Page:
• Taxes: When conducting audits for tax purposes, businesses must account for the inventory they have on hand. Unnecessary stores of inventory, held on to “just in case” there’s a surge in demand, rather than “just in time," create higher tax bills.
  • Customer service: The ability to track an item’s exact location, using a combination of GPS technology and barcode scanners along the route, as it leaves your warehouse and ends up at a customer’s doorstep has become the gold standard. Any hiccup in that process (a lost package, an incomplete order) can be devastating for your customer service reputation. Considering how much more expensive it is to “buy” new customers, rather than continue business with existing ones, that’s a hit many businesses can’t weather.

Collaboration along the supply chain

Collaboration among many people working in multiple places is crucial as remote, cloud-based computing becomes standard and supply chain management (every step of the inventory process from the delivery of raw materials to the warehouse to the delivery of a finished product) continues to grow in import and complexity. Excel spreadsheets are not built for collaboration of this magnitude, and as a result records are often inaccurate, with multiple versions of the same spreadsheet spawning and multiplying the intensity and reach of the errors. A system that updates on the fly automatically is a better fit for companies with workers spread out between the warehouse and the office, or sites in different states or even countries.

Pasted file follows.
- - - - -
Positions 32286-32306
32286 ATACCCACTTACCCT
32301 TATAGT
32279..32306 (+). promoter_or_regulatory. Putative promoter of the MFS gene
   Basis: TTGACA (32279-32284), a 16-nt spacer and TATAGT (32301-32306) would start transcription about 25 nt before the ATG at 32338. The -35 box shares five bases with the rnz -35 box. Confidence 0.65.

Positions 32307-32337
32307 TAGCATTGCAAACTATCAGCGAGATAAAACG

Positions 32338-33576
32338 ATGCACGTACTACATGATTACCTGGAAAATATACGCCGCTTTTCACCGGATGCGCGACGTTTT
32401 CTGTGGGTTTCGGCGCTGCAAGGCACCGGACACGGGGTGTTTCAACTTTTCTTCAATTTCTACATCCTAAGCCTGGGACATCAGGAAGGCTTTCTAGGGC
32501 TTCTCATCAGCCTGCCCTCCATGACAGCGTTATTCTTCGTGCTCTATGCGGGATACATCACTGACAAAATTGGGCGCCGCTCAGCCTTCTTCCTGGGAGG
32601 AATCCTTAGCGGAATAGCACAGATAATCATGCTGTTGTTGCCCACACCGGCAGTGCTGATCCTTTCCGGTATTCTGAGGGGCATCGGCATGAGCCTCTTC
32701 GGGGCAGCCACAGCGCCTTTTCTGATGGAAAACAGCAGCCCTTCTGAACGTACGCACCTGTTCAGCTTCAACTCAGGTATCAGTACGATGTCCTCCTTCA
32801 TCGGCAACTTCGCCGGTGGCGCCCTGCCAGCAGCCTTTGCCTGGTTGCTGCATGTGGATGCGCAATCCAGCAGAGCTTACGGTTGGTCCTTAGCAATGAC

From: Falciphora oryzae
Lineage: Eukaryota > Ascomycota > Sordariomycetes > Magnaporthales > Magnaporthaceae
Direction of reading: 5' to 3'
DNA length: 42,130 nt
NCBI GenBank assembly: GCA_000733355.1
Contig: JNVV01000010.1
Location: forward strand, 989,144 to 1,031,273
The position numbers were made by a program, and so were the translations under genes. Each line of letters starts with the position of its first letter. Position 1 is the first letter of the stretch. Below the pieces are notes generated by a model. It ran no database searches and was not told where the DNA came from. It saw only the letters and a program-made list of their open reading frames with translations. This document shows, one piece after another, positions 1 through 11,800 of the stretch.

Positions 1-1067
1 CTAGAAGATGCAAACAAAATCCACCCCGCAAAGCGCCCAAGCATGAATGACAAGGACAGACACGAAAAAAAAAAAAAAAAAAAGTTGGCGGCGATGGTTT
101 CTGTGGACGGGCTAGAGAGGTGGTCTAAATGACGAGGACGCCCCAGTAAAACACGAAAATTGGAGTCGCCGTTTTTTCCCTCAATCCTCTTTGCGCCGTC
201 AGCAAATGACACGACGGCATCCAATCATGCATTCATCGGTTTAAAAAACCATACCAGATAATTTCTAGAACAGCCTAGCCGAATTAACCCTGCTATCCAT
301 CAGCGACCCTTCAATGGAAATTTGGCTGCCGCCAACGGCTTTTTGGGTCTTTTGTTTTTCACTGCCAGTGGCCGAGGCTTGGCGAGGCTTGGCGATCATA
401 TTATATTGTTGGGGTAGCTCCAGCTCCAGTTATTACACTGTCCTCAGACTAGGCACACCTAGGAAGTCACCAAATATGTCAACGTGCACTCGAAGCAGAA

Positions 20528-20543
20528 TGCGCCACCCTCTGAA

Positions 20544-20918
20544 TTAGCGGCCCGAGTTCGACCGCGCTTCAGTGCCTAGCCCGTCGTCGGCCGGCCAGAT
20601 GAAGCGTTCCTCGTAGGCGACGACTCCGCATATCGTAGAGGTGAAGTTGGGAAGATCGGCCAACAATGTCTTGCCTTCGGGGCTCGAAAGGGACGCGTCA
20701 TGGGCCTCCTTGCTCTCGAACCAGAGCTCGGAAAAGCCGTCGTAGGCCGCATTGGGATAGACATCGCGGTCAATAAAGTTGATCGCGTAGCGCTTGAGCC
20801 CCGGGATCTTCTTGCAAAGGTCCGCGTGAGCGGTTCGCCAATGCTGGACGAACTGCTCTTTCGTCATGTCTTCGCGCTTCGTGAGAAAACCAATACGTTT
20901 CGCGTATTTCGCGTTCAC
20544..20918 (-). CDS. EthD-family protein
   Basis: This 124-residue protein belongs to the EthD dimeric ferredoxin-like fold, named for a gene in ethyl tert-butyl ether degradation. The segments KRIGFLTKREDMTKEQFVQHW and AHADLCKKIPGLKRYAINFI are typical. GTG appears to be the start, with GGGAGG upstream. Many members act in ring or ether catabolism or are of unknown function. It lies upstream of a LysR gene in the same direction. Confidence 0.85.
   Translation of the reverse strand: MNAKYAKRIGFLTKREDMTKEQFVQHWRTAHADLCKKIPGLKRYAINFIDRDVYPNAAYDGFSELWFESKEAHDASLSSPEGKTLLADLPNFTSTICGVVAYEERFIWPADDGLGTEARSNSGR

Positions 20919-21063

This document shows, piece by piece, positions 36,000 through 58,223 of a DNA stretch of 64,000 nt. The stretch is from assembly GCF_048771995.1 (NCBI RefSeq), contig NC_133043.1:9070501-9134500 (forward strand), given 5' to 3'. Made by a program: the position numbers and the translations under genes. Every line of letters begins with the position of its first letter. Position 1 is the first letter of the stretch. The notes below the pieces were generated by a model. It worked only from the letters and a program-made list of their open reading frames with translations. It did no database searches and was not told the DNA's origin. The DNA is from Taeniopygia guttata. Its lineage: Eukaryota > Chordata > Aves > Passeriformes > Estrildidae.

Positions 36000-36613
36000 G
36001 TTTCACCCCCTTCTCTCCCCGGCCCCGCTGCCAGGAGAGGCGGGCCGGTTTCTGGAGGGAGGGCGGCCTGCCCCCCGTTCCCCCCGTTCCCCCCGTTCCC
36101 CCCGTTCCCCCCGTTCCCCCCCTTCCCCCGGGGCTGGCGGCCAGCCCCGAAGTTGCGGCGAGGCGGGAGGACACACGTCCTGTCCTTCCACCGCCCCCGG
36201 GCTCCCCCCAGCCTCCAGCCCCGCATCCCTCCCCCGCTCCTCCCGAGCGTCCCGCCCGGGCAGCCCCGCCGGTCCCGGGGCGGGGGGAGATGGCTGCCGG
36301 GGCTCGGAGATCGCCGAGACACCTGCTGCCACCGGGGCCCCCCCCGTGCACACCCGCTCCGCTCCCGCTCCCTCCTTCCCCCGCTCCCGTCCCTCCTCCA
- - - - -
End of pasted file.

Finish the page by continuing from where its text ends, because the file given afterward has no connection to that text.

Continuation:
As mentioned above, inventory holding cost inefficiencies can be costly for several reasons. One important feature of automated inventory management systems that spreadsheets simply can’t match (save for taking the time to manually pore over old spreadsheets and records, a time-consuming endeavor that still runs the risk of inaccuracy) is the ability to properly forecast expected surges in demand. Companies like Amazon use the big data afforded to them by automated inventory management to know what products sell the best, when they sell the most, and what people often buy along with that item. As a result, they rarely worry about stockouts, or having to hold on to inventory they thought would sell but instead is deteriorating on their shelves. Accessing historical trends is much easier with a system that is designed to identify such patterns, rather than trying to collect the data manually. The most successful companies aren’t the ones with the hardest working employees or the most luck or some secret algorithms that exploit market loopholes. If that was the case, there would be more successful businesses in the world, many of us work hard and oftentimes that simply isn’t enough. Great companies are the ones that embrace advances in technology to the fullest, making their employees as efficient as possible and allowing them to work smart as well as hard. Past a certain point, companies must stop relying on guesswork, estimates and gut feelings, especially in areas of business that require cold, hard calculation like inventory records and forecasting. To become an industry giant, you have to avoid the mistakes that so many of your peers make, and that starts with staying manual when the world is going automatic, digital, cloud-based and collaborative. How would moving beyond a spreadsheet to an inventory management system help the accuracy of your inventory count?